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Hurricane Season

Posted by Nancy J. Cohen on June 10, 2014

Hurricane Season officially began on June 1st. Are you prepared? It’s supposed to be a mild season, but you never know. So here’s a list of what to do if you see the orange cone of concern coming your way.

hurricane season

HURRICANE PREP LIST

1. Buy bags of ice. Put on lower shelves in freezer, and later in fridge if power is out, so melting ice doesn’t flood the interior. Or freeze water in plastic containers ahead of time to help keep food cool. Turn fridge to colder setting ahead of storm.

2. Buy bottled water and fruit juices; sports drinks if you like them. Fill unused plastic pitchers at home with tap water and refrigerate for drinking.

3. Have enough snack foods in stock. Fruits that keeps well: grapes, apples, bananas. Buy bread for peanut butter and jelly sandwiches.

4. Cook and eat perishable foods. Hard boil your eggs, and make sure you cook dinner early in case the power goes out.

5. Consider boarding your pet at a kennel or make plans to have a secure place for the pooch and enough supplies.

6. Backup important computer files. Send an email to yourself at another online address or to an out of state relative or friend with your important data files attached.

7. Bring in all loose objects from outside.

8. Do the laundry.

9. Perform personal grooming essentials. It’s hard to shave and wash hair with no lights, and the water might get contaminated.

10. Fill gas tank in car.

11. Get extra cash to have on hand. ATM’s won’t work in a power failure.

12. Pay bills.

13. Charge cell phone and other portable electronic gadgets.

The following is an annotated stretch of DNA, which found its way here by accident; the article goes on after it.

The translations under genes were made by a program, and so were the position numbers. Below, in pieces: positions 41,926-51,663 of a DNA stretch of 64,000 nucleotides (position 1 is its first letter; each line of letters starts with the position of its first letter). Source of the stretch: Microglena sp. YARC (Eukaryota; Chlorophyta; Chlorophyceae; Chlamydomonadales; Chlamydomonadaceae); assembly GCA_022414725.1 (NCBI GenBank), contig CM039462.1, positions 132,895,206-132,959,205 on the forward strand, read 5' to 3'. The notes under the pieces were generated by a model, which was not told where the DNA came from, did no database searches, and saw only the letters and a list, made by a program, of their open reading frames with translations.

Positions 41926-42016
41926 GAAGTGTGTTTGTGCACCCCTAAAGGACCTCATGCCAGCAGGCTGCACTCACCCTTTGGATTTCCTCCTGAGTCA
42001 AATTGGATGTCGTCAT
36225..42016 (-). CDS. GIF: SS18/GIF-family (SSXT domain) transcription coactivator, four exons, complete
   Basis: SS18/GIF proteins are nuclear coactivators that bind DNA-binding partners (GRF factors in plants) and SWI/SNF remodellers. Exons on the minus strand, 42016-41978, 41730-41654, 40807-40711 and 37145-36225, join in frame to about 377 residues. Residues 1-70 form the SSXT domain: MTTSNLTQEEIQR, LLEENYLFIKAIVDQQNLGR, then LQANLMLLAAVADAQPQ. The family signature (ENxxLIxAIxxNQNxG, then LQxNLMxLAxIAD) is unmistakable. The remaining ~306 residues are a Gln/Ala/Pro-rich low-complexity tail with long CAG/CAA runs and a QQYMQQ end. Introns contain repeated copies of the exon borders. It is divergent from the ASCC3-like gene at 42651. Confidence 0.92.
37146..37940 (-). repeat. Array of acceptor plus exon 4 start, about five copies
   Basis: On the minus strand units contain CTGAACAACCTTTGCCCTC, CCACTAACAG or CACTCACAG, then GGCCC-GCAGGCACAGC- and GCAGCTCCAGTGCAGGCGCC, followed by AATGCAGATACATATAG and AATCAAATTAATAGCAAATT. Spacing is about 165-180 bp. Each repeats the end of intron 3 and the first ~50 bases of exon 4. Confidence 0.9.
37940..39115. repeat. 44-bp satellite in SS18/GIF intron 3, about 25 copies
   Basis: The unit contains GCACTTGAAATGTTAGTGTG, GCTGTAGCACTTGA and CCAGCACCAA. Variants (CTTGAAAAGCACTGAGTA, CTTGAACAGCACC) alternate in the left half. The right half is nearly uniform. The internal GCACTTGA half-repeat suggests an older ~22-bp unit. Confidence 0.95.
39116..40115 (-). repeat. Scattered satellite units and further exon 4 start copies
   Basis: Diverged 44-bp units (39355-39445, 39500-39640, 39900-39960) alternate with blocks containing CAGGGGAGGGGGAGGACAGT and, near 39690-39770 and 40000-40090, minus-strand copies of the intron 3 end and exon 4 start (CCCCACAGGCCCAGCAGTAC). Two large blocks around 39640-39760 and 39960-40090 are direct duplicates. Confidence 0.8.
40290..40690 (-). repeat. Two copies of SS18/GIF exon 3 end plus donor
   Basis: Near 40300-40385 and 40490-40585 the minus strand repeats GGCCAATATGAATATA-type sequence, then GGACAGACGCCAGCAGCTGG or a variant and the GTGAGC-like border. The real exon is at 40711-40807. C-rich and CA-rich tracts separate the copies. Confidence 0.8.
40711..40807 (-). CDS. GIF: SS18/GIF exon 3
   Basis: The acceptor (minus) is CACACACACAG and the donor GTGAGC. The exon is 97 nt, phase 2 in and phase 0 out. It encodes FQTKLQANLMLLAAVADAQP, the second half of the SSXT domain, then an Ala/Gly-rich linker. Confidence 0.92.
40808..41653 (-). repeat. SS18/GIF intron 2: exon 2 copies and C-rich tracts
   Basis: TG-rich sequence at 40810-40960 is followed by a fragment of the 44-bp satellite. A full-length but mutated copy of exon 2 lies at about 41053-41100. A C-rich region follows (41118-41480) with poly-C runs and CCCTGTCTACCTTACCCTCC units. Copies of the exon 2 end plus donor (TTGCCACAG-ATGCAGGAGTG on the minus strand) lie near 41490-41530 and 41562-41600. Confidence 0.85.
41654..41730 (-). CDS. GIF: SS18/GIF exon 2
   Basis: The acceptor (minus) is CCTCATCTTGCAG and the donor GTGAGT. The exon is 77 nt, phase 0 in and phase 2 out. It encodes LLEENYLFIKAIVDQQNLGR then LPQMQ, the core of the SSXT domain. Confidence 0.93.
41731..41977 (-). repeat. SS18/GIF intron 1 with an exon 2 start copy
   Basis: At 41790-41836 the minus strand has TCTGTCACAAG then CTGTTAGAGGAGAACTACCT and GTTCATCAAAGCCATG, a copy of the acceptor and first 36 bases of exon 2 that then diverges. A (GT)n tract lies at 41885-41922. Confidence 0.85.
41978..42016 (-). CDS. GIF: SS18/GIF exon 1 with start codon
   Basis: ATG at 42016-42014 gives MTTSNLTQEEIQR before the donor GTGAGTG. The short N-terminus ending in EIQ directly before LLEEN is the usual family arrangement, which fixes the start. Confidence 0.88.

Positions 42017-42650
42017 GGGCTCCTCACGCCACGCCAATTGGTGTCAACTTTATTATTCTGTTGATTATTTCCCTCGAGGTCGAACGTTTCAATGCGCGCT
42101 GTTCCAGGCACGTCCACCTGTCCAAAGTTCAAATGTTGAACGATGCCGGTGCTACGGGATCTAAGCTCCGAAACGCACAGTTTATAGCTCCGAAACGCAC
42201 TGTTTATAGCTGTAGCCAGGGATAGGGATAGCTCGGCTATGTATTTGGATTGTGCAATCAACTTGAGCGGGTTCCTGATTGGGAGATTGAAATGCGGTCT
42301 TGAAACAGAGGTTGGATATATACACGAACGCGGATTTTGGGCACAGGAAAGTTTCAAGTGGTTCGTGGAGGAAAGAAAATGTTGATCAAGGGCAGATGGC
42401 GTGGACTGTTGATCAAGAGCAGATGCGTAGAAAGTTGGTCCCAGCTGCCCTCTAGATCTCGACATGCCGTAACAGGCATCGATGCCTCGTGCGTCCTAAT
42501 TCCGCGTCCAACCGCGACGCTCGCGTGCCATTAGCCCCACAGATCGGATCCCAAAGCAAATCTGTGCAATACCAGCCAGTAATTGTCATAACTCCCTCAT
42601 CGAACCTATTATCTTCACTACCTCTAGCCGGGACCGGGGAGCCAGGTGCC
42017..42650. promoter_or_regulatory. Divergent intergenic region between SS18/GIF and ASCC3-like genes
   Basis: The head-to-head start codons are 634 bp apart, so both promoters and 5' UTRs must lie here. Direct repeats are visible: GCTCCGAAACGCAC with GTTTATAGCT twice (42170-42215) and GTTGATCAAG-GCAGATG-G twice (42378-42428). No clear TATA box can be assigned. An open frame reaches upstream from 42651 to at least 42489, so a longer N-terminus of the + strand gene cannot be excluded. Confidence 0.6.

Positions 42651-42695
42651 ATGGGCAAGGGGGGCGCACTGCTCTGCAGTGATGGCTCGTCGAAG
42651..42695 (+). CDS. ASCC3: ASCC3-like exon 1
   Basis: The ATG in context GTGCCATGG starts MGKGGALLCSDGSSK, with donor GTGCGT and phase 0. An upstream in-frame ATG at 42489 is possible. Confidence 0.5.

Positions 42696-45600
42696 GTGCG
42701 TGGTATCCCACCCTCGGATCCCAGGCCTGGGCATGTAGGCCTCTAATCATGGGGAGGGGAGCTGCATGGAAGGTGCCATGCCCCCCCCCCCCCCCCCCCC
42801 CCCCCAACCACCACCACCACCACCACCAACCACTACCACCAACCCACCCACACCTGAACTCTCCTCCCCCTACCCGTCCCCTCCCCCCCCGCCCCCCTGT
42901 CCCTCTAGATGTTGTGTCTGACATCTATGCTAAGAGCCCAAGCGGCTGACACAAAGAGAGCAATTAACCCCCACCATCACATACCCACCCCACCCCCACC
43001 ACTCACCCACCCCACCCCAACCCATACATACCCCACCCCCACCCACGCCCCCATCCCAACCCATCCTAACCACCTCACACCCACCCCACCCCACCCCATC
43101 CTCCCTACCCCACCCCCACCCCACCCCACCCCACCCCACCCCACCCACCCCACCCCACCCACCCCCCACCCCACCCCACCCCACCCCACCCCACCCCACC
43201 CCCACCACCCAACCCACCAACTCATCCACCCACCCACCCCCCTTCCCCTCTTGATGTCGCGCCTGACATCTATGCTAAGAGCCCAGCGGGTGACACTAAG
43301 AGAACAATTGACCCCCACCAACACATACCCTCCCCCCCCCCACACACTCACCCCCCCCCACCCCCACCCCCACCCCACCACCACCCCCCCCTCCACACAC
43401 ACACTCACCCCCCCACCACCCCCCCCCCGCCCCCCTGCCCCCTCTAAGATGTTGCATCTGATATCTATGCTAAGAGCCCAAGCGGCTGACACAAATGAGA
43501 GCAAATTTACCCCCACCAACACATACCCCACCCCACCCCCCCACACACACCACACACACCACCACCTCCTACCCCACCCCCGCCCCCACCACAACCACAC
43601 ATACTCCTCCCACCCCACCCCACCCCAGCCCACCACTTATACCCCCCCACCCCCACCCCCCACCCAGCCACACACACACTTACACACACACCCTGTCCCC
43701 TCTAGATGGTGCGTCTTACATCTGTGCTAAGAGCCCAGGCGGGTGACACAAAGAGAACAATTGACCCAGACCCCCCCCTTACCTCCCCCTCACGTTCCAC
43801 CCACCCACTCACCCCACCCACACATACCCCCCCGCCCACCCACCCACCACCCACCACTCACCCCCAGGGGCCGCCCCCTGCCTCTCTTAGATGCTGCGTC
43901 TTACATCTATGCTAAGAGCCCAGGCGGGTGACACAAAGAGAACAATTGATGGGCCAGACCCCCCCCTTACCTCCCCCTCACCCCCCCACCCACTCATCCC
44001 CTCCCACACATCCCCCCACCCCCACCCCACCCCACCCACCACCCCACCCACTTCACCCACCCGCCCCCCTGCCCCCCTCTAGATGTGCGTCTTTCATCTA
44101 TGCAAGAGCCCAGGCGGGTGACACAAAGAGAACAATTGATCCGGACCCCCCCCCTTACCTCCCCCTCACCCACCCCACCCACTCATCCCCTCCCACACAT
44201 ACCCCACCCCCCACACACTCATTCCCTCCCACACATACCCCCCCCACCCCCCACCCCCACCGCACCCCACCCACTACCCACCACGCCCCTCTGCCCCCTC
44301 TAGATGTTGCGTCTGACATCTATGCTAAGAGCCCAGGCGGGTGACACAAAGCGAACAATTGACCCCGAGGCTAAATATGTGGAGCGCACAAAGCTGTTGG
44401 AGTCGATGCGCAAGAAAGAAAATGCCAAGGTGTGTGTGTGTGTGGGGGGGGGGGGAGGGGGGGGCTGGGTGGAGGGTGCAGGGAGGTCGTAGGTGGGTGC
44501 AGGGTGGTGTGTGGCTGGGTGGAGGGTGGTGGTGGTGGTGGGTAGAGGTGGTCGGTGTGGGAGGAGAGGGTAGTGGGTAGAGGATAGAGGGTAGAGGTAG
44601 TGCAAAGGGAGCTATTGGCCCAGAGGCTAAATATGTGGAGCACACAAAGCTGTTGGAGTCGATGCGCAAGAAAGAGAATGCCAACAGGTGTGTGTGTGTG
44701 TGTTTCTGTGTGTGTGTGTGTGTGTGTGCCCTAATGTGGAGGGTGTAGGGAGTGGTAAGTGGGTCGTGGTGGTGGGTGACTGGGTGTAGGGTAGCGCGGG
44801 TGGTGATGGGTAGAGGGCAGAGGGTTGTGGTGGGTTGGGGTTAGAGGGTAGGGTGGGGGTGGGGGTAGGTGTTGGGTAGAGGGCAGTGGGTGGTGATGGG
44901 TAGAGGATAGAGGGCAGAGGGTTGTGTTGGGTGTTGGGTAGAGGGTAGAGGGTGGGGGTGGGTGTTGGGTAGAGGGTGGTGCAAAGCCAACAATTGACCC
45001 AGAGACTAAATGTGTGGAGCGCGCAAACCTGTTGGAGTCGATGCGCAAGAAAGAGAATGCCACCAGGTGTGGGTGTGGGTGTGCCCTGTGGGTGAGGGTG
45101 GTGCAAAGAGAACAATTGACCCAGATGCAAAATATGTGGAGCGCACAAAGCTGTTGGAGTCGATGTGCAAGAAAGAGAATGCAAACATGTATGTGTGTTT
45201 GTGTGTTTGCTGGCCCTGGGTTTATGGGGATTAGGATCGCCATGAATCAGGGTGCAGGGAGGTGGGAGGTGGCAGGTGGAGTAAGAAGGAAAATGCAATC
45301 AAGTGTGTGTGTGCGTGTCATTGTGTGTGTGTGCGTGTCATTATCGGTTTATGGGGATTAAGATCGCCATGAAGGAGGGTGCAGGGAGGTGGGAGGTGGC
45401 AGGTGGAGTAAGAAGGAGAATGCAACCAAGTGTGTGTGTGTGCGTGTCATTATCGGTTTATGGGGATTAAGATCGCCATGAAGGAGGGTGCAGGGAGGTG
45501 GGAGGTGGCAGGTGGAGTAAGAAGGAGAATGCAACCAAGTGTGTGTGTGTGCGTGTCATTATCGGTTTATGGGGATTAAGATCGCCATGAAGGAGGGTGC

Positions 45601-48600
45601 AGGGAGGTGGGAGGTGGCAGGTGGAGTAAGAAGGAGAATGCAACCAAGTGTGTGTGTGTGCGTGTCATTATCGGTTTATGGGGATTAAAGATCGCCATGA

14. Prepare list of repairmen and tree trimmers who might be needed.

16. Buy hand sanitizer and moist wipes in case the water is contaminated.

17. Have paper plates and cups on hand along with plastic utensils and paper towels.

18. Stock up on trash bags to clear away debris.

19. Place a flashlight or battery-run lantern in each room. Buy extra batteries, cooking fuel if necessary, duct tape, and a roll of plastic sheeting. Candles can be a fire hazard and they don’t provide enough light to read by in the dark.

20. Put insurance papers and other important documents into a plastic bag for quick departure or store copies in a separate location.

21. Eat all the ice cream in your freezer!

hurricane

Watch the weather reports at:

National Hurricane Center: http://www.nhc.noaa.gov/

National Weather Service, Miami: http://www.srh.noaa.gov/mfl/?n=tropical

The Weather Channel: http://www.weather.com/

 

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9 Responses to “Hurricane Season”

  1. You forgot to say, stock up on your tranquilizers!!

  2. Our best option during Sandy would have been to head inland a mile to son #1’s house… unfortunately my father in law (who lives down the hall) is unable to walk stairs. The local senior facilities were all filled up since the shore places all had advance reservations… This time I’d also move our cars inland and come back by bus.

    We live 3 blocks from the ocean an on the second floor of a very well built brick building. Son #1 kept bringing us fresh ice every 2 days.. Power in Sheepshead Bay was out for over two weeks. We survived… but I don’t want to do it again.

    • Would it be helpful to take your father-in-law somewhere to stay before the hurricane advanced far enough to cause trouble? Then you could evacuate as the time came near.

      • He has two artificial hips and anyone he stays with has to have everything on one level.. He can’t climb even one step. Deaf in both ears and cognition shot to hell. I’ll have daughter in law #1 do some research though and see if we can find someplace to drop him if it hits the fan.

  3. We have two generators, but they’re only helpful when we have gasoline. So during hurricane season, we keep a few extra gallons on hand. We’ve been through two (2004) and both times loss of electricity was the worst of it. The first to go, though, was our cell tower. No cell or Internet. But we never lost our telephone. Remember that when someone tries to talk you into having only a cell phone!

    • We still have a land line at our house but not at our condo. You’re right, the cell phones didn’t work in one of the hurricanes but our regular phone did. We don’t have a generator, so loss of electricity will be the worst effect for us. But then eventually people’s generators will run out of fuel.

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